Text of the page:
LARGO -- The Largo City Commission left the door open to making a current contribution to a Pinellas County homeless program and supported plans to make the city's golf course more viable at its workshop meeting Tuesday evening.
City Manager Steve Stanton backed off his original position of not recommending an $11,000 contribution to the Pinellas County Coalition for the Homeless.
When sentiment on the commission indicated a desire to perhaps support the contribution, Stanton said that if the commission wanted to pursue it perhaps ways could be found to make the contribution.
PCCH, a non-profit, primarily volunteer group, is seeking money to pay an executive director. Pinellas County has made $65,000 available and another $32,500 is being sought from Largo, St. Petersburg and Clearwater, divided equally.
The examination of the golf course situation had a long work-up, going back to the beginning of the year when the city sought proposals for a market analysis of the course and its operations.
The course is one of three in Largo, but is the only one owned by the city. Pinecrest, on 8th Avenue Southwest, is basically a par-3 course. East Bay, off East Bay Drive, just east of the downtown area, is a par 72 course.
The city owned course is an 18-hole, par 62 course that was built in 1967.
Because the course has failed to be a money maker for the city, much agonizing has been done over what to do.
In the current planning, an outfit named Golf Strategies LLC of Safety Harbor was awarded the marketing study and submitted a 60-page or so detailed analysis from which Joan Byrne, the city's parks and recreation director, and Don Barron, the course manager, extracted major recommendations for the commission at Tuesday's meeting.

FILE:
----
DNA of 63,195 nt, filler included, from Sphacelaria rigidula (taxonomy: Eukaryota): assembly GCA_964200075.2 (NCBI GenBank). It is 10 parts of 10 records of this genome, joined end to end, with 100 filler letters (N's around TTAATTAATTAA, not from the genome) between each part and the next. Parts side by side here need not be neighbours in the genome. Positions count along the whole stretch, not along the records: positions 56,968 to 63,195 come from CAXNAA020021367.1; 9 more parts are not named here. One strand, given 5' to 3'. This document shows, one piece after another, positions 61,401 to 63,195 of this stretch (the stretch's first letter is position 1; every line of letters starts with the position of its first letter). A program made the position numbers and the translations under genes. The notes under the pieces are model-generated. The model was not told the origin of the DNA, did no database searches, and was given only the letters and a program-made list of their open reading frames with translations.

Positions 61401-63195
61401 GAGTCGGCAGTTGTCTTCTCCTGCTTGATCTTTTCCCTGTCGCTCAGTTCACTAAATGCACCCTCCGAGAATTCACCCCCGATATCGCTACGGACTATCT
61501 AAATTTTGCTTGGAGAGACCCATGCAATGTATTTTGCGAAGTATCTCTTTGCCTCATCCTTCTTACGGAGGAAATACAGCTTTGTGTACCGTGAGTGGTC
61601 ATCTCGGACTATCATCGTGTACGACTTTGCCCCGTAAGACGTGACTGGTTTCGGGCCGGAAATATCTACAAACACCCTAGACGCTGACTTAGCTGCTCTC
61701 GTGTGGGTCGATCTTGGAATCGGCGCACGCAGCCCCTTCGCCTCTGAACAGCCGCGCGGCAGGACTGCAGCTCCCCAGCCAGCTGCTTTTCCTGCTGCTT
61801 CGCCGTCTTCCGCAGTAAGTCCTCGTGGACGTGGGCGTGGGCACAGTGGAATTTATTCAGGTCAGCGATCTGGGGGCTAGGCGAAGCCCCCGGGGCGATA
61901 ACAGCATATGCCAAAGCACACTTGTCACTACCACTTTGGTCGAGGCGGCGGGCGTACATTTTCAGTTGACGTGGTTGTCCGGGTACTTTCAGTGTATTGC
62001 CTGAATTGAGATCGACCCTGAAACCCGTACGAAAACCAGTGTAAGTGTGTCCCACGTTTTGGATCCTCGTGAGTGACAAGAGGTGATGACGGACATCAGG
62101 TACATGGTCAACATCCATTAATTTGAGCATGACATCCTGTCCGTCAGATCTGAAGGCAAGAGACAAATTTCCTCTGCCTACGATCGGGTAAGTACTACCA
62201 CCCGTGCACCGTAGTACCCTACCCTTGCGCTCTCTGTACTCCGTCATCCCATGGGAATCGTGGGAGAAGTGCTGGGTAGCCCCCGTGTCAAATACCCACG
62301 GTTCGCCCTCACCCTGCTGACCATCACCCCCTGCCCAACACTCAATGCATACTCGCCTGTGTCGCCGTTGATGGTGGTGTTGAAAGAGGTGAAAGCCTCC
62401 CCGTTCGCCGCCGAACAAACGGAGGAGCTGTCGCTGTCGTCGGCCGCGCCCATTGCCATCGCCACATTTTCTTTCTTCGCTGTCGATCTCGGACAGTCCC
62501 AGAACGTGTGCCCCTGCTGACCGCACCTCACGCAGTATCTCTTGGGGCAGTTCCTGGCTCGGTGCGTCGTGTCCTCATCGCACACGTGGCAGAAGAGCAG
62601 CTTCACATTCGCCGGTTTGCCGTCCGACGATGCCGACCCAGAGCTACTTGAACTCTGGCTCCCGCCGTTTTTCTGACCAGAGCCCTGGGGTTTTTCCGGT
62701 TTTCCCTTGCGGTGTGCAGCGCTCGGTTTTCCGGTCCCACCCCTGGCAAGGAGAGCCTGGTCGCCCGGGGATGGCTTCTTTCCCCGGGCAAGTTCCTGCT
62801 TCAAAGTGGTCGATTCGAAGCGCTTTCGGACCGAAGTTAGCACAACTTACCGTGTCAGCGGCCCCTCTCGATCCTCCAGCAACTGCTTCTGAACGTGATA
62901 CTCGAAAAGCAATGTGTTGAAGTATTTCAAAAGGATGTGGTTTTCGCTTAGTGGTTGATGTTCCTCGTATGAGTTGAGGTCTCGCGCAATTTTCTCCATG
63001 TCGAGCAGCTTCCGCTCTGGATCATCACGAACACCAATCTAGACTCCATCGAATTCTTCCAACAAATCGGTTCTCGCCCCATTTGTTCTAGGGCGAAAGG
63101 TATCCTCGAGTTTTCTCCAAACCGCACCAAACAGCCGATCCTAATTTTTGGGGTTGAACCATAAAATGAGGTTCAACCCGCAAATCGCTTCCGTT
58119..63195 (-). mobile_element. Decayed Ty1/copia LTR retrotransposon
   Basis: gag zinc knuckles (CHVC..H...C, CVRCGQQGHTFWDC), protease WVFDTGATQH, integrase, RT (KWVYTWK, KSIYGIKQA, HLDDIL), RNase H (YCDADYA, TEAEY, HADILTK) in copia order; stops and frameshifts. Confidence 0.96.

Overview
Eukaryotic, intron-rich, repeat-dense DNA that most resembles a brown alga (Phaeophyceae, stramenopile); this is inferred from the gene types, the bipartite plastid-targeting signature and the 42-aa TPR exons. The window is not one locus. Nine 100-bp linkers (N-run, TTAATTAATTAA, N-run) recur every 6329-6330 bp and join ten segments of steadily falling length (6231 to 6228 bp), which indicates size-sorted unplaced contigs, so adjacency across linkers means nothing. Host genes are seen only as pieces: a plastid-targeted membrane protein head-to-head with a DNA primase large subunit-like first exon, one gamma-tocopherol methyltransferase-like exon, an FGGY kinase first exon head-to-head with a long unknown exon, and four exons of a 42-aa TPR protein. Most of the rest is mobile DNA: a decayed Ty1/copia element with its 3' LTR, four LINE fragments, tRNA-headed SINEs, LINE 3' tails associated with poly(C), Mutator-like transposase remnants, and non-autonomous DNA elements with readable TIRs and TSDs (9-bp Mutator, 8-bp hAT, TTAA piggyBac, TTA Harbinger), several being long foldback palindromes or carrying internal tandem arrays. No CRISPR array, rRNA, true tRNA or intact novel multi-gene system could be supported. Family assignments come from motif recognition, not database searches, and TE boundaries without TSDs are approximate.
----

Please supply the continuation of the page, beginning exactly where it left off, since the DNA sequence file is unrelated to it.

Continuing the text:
One suggestion in the analysis was to rename the course, which would gain nothing in terms of economic advantage, according to one observer, but would cost the city $9,500 in signage and logo costs.
One worthwhile recommendation is to have a PGA certified pro at the course. The beginning stages of this have been accomplished with the selection of a PGA professional apprentice who will implement tournaments, a junior golf program, lessons and golf repair.
Other ideas are to expand league play;implement a sales program, reaching out to hotels, service organizations, condominiums, etc.; upgrade landscaping; improve staff interaction with the public.
In looking for ways to improve the course's revenue, an automated phone system is planned to set up tee times at the convenience of golfers. The 24-hour telephone access is estimated to bring in an extra $13,000.
More than $1 million has been allocated in the city's capital improvements budget from 2005 to 2010 for golf course improvements.
The recommendations outlined by Byrne at Tuesday's meeting are supported by the top city management.
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